The material in the APS Collection consists of meeting minutes and annual reports, official correspondence and documents, as well as pamphlets and periodicals published by the APS. Of particular note are the early pamphlets, especially The Friend of Peace... written by Noah Worcester under the pseudonym Philo Pacificus. The largest group of documents within the APS Collection are the personal papers of Benjamin Franklin Trueblood [Benjamin F. Trueblood] (1847-1916), General Secretary of the Society from 1892 to 1915, and those of his daughter and secretary, Lyra Trueblood Wolkins. This material consists of correspondence, articles, addresses and memorabilia from 1892-1925.
Because the material in the collection came to the Swarthmore College Peace Collection in several accessions, there is some duplication among series.
See also the records of the Massachusetts Peace Society (DG 20), the New York Peace Society (DG 26), and the Pennsylvania Peace Society (DG 31), and the papers of Joshua Pollard Blanchard (CDGA).
--See Button Collection for buttons and ribbons from peace congresses (1891, 1901, 1904, 1906, 1907,
1908, 1909, 1910, 1912), etc.
--See Oversize Area for scrapbook of Lyra Trueblood Wolkins re: World War I
--See Oversize Documents (Misc.) for Petition "A Sa Majeste Imperiale l'Empereur de toutes les Russies
[for] reduction possible des armaments excessifs..." presented to Benjamin F. Trueblood by J.A. Masel (?), Secretary of the Dutch Peace Society, The Hague, June 8, 1899
--See Photograph Collection for all size photographs of Benjamin F. Trueblood, his wife and parents, friends, APS
associates, and American and European peace workers
Periodicals [see bibliographic review of the various titles published by the APS and its affiliates 1815-present]
See Periodicals Collection for the following periodicals [may be duplicates of those in boxes]:
--Advocate of Peace: No. 1-4 ( (June 1837 - March 1838); Vol. 2:5-11 (June 1838-December 1838); Vol.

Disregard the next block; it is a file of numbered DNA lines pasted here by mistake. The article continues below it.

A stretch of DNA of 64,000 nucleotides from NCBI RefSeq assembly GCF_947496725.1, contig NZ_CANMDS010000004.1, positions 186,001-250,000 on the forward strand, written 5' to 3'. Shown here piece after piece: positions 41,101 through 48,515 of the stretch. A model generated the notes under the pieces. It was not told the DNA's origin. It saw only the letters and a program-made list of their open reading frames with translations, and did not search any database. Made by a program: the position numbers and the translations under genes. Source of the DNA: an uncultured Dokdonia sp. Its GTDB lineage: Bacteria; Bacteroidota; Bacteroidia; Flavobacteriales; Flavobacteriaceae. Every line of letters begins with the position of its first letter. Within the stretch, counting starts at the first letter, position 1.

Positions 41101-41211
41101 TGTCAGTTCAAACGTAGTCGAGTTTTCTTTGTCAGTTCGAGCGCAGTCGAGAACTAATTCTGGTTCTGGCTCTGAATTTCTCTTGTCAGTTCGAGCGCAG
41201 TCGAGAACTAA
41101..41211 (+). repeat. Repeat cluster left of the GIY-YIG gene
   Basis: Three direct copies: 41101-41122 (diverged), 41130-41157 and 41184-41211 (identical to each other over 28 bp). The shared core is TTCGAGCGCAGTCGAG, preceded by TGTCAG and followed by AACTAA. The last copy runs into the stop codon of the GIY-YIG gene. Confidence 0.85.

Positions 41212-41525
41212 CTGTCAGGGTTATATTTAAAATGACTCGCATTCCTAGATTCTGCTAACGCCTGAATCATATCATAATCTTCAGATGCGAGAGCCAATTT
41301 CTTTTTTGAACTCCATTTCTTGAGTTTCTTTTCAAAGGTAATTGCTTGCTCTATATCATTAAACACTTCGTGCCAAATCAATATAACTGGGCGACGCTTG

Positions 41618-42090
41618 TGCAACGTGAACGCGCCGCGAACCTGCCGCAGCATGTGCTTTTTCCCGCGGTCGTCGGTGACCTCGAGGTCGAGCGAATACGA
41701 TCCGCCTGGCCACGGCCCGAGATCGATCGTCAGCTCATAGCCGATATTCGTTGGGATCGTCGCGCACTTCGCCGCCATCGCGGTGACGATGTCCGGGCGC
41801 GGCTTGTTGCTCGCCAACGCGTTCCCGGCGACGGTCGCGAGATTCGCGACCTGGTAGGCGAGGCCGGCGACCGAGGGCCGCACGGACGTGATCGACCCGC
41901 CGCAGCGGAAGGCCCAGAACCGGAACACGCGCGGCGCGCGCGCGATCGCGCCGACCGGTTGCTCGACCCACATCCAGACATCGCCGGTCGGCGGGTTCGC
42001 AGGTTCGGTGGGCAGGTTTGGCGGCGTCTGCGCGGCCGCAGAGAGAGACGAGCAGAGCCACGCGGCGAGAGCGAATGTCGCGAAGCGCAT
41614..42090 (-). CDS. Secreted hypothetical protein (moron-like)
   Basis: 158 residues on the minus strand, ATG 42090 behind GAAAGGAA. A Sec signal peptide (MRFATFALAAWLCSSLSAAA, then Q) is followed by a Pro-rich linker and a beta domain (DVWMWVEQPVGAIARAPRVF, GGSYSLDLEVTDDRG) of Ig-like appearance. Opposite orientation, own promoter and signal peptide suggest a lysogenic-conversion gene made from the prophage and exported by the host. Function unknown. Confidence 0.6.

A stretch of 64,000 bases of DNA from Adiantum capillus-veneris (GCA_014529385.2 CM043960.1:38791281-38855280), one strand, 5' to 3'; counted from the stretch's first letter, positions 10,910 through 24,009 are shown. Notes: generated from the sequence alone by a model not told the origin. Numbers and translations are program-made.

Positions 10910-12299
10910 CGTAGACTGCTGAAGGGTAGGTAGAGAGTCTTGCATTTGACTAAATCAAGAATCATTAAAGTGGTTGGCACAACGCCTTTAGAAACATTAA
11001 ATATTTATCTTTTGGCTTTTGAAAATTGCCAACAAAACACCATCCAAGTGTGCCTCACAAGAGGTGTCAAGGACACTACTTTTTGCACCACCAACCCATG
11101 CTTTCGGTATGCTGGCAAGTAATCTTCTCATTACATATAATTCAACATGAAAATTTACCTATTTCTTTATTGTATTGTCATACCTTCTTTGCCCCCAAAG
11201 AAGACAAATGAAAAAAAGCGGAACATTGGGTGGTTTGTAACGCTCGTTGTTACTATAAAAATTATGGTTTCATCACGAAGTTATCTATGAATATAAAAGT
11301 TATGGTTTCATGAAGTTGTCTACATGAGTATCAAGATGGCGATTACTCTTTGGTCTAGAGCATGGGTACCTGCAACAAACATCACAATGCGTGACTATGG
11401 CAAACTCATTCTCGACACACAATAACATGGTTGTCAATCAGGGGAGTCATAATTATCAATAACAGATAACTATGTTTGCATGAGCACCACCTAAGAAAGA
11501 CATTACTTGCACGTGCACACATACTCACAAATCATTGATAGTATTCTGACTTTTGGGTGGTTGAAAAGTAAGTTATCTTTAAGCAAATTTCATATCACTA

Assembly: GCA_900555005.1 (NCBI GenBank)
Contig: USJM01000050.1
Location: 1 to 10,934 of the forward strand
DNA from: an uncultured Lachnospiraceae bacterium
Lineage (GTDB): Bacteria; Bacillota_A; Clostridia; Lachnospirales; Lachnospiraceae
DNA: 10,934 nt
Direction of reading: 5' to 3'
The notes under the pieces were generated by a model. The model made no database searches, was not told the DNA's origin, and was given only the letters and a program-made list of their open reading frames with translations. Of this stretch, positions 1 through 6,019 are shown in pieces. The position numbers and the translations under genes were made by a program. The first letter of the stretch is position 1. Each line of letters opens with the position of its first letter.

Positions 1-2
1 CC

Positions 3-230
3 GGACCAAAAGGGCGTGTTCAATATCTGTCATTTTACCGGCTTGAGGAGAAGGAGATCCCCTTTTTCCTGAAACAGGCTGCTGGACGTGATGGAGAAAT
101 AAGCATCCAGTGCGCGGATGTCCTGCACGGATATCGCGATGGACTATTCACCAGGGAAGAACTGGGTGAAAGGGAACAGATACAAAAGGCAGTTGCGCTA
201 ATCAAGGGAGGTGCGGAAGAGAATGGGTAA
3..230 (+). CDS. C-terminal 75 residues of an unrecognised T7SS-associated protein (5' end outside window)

2:13-3:12 (Feb. 1839 - April 1841); Vol. 4:9-6:9 (1842-1845); Vol. 7 (numbers?) (1847-1856); (Vol.?) 1857-1867; Vol. 1 (1869); Vol. 2:13-24 (1870); Vol. 3-6 (1871-1875); Vol. 7 (1876); Vol. 8-14 (1877-1883); No. 1-94 (1837-1932; scattered issues)
--Advocate of Peace & Universal Brotherhood: Vol. 1:1-12 (1846) [three copies]; Vol. 1:6,9,10,11 (1846)
--American Advocate of Peace: Vol. 1--3 (1834-1836, 1838); Vol. 47-54 (1885-1892)
--The Calumet (Bound Volume): Vol. 1:1-12 (May 1831-April 1833)
--The Calumet (Bound Volume): Vol. 1:13-18 - 2:1-6 (May 1833-April 1835)
--The Friend of Peace (Bound Volume): "A Solemn Review..." (1815); "The Friend of Peace..." (1816);
--"The Friend of Peace" No. 2 (1816) - No. 12 (undated); "Monument of a Beneficient Mission from Boston to St. Johns" as an appendix to Vol. 1 (undated); --"Address Delivered to the Massachusetts Peace Society at Their Third Anniversary, December 25, 1818" by Andrew Ritchie, 1819
--The Friend of Peace (Bound Volume): Vol. 3:1-12 (July 1821-April 1824)
--The Friend of Peace (Bound Volume): Vol. 4:1-14 (July 1824-October 1827);
--The Friend of Peace : Appendix 1 (January 1828); Appendix 2 (April 1828); Appendix 3 (July 1828);
Appendix 4 (October 1828)
--Harbinger of Peace: Vol. 1:1- 12:1 (May 1828 - April 1829); 2:5 (September 1829); 2:12 (April 1830)
--Herald of Peace: Dec. 1823 -1850, 1863-1868; 1883; 1887-1888; 1891; 1893; 1896-1899; 1901-1917;
1920-1921; 1927-1930; 1939 (scattered issues)
--World Affairs: Vol. 95:1 - 151:3 (June 1932 - Winter 1988/1989) [Vol. 145:1- (Summer 1982- ) on
Arrangement of Collection
Boxes 1-5 contain printed material published by the APS organized in a chronological manner. Boxes 6-12 contain the correspondence of Benjamin Trueblood, APS president, and Trueblood family correspondence. Boxes 13/14-19 contain items about Benjamin Trueblood's work for the APS, his writings and speeches, and scrapbooks about his activities. Boxes 20-23 contain various publications by early nineteenth century leaders of the peace movement, many pre-dating the founding of the APS . Boxes 24 and 25 contain later accessions, mostly files of Benjamin Trueblood work for the APS. Some items listed below in boxes 1-20 are included in the microfilmed version, but many items are not included in the microfilm edition, nor are they necessarily marked as such in this finding aid. All items in boxes 1--6 are listed in a chronological manner, but some may be found, out of order on various reels of film. Some of these are marked with actual location on the microfilm.